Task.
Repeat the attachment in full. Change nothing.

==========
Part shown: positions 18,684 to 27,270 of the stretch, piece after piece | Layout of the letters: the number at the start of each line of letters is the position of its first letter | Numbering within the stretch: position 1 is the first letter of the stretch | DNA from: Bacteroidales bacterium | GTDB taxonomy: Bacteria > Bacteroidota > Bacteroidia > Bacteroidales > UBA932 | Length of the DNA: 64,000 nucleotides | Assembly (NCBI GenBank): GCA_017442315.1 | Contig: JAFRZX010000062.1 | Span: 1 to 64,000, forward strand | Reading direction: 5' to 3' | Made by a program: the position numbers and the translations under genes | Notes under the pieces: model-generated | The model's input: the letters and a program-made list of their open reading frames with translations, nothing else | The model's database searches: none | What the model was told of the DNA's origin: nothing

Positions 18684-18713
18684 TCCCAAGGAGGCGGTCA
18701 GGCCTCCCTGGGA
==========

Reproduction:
Part shown: positions 18,684 to 27,270 of the stretch, piece after piece | Layout of the letters: the number at the start of each line of letters is the position of its first letter | Numbering within the stretch: position 1 is the first letter of the stretch | DNA from: Bacteroidales bacterium | GTDB taxonomy: Bacteria > Bacteroidota > Bacteroidia > Bacteroidales > UBA932 | Length of the DNA: 64,000 nucleotides | Assembly (NCBI GenBank): GCA_017442315.1 | Contig: JAFRZX010000062.1 | Span: 1 to 64,000, forward strand | Reading direction: 5' to 3' | Made by a program: the position numbers and the translations under genes | Notes under the pieces: model-generated | The model's input: the letters and a program-made list of their open reading frames with translations, nothing else | The model's database searches: none | What the model was told of the DNA's origin: nothing

Positions 18684-18713
18684 TCCCAAGGAGGCGGTCA
18701 GGCCTCCCTGGGA